by Mitch Kokai
Senior Political Analyst, John Locke Foundation
The Oxford English Dictionary defines “integrity” in part as “soundness of moral principle; the character of uncorrupted virtue, esp. in relation to truth and fair dealing; uprightness, honesty, sincerity.” This is basically what most of us have in mind when asked to define “integrity.” A man of “great integrity” is a man who is honest, forthright, and incorruptible. In the secular faith that is Americanism, George “I Cannot Tell a Lie” Washington is about as good an exemplar of the idea as one can conjure.
Then again, that’s what we’re supposed to say. It’s a bit like when pollsters ask people, “What is your biggest concern?” No one says, “The Chargers beat the spread this weekend” or “I think I got the clap from that waitress.” But surely that sort of thing is closer to the truth for most people. I live in Washington, and while lots of people say their biggest concern is “the deficit,” I have yet to meet anyone who has lost sleep over it. Regardless, certain answers are expected of us, and so people say things like “entitlement spending” or “the plight of the uninsured.” We say that because it’s the sort of thing we want to believe about ourselves. We want to believe that we’re good people.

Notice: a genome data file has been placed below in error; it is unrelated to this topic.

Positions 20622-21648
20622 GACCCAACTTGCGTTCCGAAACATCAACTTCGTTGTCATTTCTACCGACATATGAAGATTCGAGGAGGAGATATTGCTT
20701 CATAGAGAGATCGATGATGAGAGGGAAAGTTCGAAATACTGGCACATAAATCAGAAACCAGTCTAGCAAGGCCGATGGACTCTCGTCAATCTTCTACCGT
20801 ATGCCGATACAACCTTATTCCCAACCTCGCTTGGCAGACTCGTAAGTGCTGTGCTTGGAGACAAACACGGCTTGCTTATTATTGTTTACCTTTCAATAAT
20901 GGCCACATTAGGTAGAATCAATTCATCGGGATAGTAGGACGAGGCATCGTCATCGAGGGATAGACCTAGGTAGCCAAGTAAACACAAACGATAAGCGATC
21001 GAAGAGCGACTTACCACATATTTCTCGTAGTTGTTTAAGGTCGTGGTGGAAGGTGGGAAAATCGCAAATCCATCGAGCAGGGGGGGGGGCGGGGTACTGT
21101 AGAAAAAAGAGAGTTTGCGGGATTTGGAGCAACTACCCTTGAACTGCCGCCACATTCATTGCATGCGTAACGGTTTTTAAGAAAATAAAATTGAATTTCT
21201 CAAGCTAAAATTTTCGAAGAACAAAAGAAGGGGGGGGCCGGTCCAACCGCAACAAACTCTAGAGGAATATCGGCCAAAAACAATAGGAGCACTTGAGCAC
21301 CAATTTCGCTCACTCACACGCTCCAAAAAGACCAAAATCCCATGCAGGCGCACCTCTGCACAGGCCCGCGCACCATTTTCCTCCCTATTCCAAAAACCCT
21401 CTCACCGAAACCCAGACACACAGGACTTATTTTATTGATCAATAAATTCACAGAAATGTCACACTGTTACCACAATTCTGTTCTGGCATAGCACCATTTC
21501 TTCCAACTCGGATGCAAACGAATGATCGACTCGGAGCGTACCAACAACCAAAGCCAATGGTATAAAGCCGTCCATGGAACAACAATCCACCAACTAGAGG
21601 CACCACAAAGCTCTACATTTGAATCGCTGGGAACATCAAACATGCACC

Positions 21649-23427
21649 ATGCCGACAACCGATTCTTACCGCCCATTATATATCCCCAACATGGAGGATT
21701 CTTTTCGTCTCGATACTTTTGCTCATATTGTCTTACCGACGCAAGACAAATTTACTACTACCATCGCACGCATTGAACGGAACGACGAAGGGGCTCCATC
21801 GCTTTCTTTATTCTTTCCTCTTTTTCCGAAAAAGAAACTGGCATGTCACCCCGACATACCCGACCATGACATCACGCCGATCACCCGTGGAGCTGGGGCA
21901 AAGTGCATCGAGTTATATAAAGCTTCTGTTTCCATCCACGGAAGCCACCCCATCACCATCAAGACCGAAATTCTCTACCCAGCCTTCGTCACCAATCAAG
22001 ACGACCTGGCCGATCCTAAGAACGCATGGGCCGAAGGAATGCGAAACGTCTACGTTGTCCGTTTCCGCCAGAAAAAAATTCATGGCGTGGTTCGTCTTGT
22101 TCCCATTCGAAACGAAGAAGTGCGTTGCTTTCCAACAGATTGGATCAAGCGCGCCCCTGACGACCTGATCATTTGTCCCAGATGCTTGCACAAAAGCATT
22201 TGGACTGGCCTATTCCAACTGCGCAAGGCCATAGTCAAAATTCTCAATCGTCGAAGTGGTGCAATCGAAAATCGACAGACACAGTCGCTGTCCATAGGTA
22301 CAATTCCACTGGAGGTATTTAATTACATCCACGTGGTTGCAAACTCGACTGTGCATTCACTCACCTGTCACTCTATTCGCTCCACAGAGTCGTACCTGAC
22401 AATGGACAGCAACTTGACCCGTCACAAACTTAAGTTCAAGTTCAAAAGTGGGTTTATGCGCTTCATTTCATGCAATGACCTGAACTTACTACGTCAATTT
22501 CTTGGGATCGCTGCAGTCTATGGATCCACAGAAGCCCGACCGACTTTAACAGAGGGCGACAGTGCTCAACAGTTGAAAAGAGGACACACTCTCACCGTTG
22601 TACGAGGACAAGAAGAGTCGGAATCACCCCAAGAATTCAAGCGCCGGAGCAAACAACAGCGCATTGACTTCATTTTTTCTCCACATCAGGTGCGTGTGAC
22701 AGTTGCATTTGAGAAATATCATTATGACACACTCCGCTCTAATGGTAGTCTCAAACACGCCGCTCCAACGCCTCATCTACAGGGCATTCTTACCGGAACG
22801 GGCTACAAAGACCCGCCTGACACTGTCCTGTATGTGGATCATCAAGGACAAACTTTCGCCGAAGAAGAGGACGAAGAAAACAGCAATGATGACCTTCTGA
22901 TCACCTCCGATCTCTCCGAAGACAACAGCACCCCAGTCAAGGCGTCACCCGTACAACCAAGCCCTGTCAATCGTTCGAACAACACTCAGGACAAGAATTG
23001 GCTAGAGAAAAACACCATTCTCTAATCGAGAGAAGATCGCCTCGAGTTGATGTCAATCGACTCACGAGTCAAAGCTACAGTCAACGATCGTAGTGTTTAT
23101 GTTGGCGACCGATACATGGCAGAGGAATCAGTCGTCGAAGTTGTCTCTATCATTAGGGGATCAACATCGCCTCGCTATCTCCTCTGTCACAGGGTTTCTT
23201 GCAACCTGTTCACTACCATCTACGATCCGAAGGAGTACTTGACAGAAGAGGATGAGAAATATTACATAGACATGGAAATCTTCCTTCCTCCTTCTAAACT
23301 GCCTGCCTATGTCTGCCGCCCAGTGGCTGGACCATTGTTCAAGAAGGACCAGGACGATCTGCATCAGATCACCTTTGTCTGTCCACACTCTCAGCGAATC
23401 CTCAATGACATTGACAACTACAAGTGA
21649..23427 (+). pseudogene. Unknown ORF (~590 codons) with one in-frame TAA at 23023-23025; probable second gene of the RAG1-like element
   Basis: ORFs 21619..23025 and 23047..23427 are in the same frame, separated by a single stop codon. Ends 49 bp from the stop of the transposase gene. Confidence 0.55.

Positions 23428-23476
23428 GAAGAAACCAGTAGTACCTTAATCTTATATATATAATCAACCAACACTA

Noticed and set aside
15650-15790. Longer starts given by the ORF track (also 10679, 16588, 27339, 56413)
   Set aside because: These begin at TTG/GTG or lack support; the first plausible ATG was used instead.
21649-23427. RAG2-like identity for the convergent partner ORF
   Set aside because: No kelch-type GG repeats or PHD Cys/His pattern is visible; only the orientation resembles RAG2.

That’s one of the interesting things about integrity, according to the moral philosophers (at least the good ones). Integrity in the moral sense isn’t defined simply by doing the right thing, but by wanting to do the right thing. Philosopher Harry Frankfurt laid out a hierarchy of desires. Every animal has the thought, “I want to have sex.” Many animals — mostly the better ones — might have something like the thought (or, if you want to be pedantic, the desire): “I want to reproduce.” Only humans think: “I want to marry a nice Jewish girl who’d make a good mother.” Badgers don’t think to themselves, “I must crush all of my enemies so I can rule supreme as the emperor of the North Woods and have my choice of the finest badger sows to copulate with.” It is the desire to have moral or immoral desires and the decision to act upon them that defines humanity at its best. Integrity is the measure — or at least one important measure — of how successful we are at acting on our desire to have the right desires.